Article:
In the recent MaKaPinoy Fashion Show and Kultura Edmonton Filipino Festival, I met the twin personas of Francheska Dynamites and Francis (Kiko) Yutrago. I was fascinated by the boldness and gaiety of Francheska and the humility and contemplativeness of Kiko. This dichotomy is the subject of a documentary by director Laura O’Grady, entitled Francheska: Prairie Queen, an official selection in the recent Calgary International Film Festival, and the LGBTQ+ Toronto Film Festival 2022.
Kiko is from Dinagat Island in the Philippines, living the simple barrio life - fetching water, cooking rice on an open fire, walking to school, feeding the chickens. He went to the University of East Caloocan at age 14 and finished at the age of 19, one of the youngest to do so. Then he took a Caregiver course, worked at SM, at a call centre and as a caregiver, until he left for Edmonton in 2010.
After a few months of his arrival in Edmonton, he found himself jobless. Shortly after, he was fortunate to work with a family who treated him as a family member and retained him, including bringing him along to Lethbridge, until he received his permanent residency. However, also in his first year in Canada, his father suffered a stroke. As the breadwinner of the family, shouldering household expenses and his siblings’ education, he worked 3-5 jobs, even to this day.
In Lethbridge, he was performing as a backup dancer to drag queens. Even as a young boy, he was fond of dancing and performing. Then in 2017, Taber held its first Gay Pride where a club owner encouraged him to try drag. He did his first drag performance with the help of friends for his hair, make-up and wardrobe styling. This was a euphoric and liberating experience for him. From then on, he assumed the stage name Francheska Dynamites, using the name which he was called when he was bullied for his effeminate ways - Francheska, turning what was once an oppressive term, to a vehicle for liberation. Shortly thereafter, Francheska went into pageantry, competing with transgenders and more often than not, would be the only drag queen in the pageant.
In the 2018 Pride Event in Lethbridge where Francheska was one of the performers, award-winning director and producer Laura O’Grady was working on a documentary on drag queens. A few months after that, Francheska received a proposal on a documentary, which would follow her life
as a drag queen in rural Alberta. The documentary tracked Francheska for the past couple of years covering the many facets of her life: as a healthcare worker; a Filipino migrant who works 3-5 jobs to provide for her family in the Philippines; gender identity; drag as a form of expression; and cultural minority representation. It is an inspiring movie that unravels the many layers of the Kiko/Francheska personas. Kiko/Francheska is definitely the star with her honesty and spontaneity, and whose story is handled with sensitivity and grace by Laura. It is obvious that there is great trust and connection between director and subject.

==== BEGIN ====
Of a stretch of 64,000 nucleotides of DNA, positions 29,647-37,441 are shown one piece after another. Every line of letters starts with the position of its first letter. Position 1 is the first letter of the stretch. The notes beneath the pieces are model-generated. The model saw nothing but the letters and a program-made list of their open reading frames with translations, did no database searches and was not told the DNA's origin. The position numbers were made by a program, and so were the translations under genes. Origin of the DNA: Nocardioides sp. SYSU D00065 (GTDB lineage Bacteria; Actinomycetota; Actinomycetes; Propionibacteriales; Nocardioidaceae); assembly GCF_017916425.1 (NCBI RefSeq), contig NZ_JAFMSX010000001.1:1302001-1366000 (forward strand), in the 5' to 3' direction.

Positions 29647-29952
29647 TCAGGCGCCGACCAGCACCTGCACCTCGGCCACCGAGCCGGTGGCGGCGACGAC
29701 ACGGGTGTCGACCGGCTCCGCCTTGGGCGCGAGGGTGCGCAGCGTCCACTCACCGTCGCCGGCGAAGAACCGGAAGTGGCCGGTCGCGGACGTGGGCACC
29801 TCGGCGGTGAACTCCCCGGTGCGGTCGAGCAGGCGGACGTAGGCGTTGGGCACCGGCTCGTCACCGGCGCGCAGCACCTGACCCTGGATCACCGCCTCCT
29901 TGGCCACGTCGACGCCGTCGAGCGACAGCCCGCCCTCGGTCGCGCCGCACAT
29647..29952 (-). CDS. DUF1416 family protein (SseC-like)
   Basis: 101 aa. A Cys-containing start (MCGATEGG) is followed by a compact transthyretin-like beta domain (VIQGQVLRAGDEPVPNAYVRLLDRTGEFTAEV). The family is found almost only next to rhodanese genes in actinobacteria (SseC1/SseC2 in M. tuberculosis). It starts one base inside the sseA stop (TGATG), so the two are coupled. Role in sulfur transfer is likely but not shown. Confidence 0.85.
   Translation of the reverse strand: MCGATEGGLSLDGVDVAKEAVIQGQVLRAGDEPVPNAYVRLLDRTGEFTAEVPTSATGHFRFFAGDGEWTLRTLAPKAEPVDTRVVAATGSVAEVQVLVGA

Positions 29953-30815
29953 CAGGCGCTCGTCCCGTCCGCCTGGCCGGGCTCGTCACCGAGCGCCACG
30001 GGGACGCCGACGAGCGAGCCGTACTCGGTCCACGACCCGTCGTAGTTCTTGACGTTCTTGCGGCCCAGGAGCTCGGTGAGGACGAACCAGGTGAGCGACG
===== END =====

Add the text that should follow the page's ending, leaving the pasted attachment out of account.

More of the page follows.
Francheska feels honoured to be the subject of a documentary, but at the same time feels vulnerable and anxious with opening up her life. She recognizes that she has inadvertently been thrust into a bigger platform and will use this in pushing for representation of Filipino-Canadians and the LGBTQ+ community.
Kiko’s life trajectory has gone beyond his wildest dreams. He attributes it to his belief in the law of attraction, in being optimistic and focusing on the positive side of things. “I always acknowledge pain and struggle, but I do not let it go to my head, or rule my life. I believe in myself, and in the Creator, the God of the Universe,” Kiko elaborates. He shares moments of serendipity that never fails to give him goosebumps. Firstly, the person he took care of had the same name as his father. The house number where he lived in Canada, was the same number as their house in the Philippines. The date September 23, marks three monumental events of his life - the date of his arrival in Edmonton, the anniversary date with his fiance, and the world premiere of the documentary Francheska: Prairie Queen. All these show him that something big is happening and someone greater than him is in-charge.
And that something big is not far-fetched. To date, Francheska: Prairie Queen has won the Audience Award in the Calgary International Film Festival (CIFF) and Toronto Film Festival. The CIFF is the largest film festival in Alberta, an Oscar-qualifying festival for short films, and a Canadian Screen Award Qualifying festival. It is also one of 17 films shortlisted by The Directors Guild of Canada for the 2022 Jean-Marc Vallée Discovery Award.
Beyond the documentary, Kiko has many projects he would like to finish and pursue: finish the building of the family’s house in the Philippines; bring siblings to Canada; get into Drag Race Canada - not necessarily to win but just to participate and represent as Ms. Philippines Canada; write books based on his experiences that drag queens can read to children - not necessarily about being a drag queen but about persistence, love of family, perseverance, self awareness, respect and acceptance of people. With the looks of it, Francis (Kiko) Yutrago, aka as Francheska Dynamites, is indeed not only a Prairie Queen, but the master of his own destiny.
Watch out for further screenings of the documentary Francheska: Prairie Queen. This is something you would not want to miss.
Photo credits: ℅ Francheska Dynamites. Uncommon Originals Photography.
* This article was published in the October 2022 issue of the Alberta Filipino Journal.
** Do you know of a Filipino, or Filipino-descent, artist/creative or an art and culture event that should be featured? Send a message to PhilippineArtsCouncil@gmail.com.